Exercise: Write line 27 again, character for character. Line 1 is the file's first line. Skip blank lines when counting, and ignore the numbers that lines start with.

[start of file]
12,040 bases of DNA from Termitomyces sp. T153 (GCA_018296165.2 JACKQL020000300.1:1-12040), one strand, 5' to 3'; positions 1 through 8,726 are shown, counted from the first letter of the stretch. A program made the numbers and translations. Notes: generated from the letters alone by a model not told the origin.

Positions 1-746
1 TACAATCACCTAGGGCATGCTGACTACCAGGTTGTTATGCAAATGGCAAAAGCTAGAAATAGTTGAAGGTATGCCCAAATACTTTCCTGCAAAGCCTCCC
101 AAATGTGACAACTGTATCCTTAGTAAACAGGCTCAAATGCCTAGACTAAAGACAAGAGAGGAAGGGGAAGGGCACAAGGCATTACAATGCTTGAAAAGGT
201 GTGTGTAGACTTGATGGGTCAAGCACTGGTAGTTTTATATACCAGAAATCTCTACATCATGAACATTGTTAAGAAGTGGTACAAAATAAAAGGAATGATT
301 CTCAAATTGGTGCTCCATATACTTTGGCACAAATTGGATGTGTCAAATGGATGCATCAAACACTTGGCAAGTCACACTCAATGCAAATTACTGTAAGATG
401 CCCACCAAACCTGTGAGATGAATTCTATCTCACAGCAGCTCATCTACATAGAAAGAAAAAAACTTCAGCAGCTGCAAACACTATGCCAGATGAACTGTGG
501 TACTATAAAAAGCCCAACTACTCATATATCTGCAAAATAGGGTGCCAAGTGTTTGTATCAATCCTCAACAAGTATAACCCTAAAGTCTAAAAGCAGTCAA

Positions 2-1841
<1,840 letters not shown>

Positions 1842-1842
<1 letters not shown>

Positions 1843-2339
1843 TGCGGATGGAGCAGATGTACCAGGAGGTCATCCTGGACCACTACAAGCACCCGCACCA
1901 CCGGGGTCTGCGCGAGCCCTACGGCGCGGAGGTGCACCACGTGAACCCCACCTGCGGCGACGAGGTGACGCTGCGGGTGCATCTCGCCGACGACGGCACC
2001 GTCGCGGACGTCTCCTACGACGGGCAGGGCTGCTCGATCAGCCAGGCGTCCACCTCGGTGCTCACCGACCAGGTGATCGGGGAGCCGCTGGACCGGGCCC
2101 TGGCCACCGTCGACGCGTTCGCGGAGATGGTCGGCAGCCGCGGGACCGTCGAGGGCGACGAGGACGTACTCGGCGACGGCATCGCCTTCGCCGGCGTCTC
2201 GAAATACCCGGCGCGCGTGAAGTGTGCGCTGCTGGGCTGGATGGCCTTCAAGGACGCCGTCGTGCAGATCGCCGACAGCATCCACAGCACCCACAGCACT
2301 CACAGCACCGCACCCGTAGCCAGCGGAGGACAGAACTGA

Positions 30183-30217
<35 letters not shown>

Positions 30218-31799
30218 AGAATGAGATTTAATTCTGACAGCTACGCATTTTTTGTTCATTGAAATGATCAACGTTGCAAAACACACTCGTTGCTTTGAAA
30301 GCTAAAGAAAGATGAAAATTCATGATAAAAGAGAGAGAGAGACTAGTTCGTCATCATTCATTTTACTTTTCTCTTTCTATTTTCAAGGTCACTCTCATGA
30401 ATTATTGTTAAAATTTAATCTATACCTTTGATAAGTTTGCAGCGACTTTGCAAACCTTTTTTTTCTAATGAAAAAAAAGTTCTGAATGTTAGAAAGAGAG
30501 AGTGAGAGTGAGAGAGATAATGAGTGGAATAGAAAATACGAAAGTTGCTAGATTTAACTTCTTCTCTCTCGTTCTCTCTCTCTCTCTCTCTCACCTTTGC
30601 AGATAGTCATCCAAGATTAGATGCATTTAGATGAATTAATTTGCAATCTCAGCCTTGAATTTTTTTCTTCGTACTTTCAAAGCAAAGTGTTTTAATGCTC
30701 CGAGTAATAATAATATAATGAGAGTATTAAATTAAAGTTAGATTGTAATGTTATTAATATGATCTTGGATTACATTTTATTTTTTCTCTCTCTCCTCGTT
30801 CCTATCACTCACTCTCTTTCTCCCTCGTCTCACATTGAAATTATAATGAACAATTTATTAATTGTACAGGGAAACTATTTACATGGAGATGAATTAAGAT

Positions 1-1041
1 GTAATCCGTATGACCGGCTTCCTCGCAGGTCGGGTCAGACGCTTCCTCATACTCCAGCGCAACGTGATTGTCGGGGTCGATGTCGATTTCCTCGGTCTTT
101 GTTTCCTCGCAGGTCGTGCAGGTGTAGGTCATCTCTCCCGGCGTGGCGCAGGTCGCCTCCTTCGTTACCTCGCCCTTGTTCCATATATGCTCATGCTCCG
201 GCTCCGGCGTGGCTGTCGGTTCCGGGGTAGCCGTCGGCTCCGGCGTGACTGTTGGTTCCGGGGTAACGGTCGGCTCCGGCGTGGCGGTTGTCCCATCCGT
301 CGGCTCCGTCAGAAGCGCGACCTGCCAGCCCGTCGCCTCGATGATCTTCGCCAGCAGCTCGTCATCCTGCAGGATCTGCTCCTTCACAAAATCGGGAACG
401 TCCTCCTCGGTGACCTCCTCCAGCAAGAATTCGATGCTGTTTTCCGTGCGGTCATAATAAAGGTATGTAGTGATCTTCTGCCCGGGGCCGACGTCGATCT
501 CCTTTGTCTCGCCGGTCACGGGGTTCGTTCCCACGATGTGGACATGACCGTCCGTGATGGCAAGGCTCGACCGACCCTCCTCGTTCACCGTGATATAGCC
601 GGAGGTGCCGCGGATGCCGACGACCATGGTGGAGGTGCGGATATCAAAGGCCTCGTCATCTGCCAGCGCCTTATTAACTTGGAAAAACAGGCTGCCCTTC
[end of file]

30601 AGATAGTCATCCAAGATTAGATGCATTTAGATGAATTAATTTGCAATCTCAGCCTTGAATTTTTTTCTTCGTACTTTCAAAGCAAAGTGTTTTAATGCTC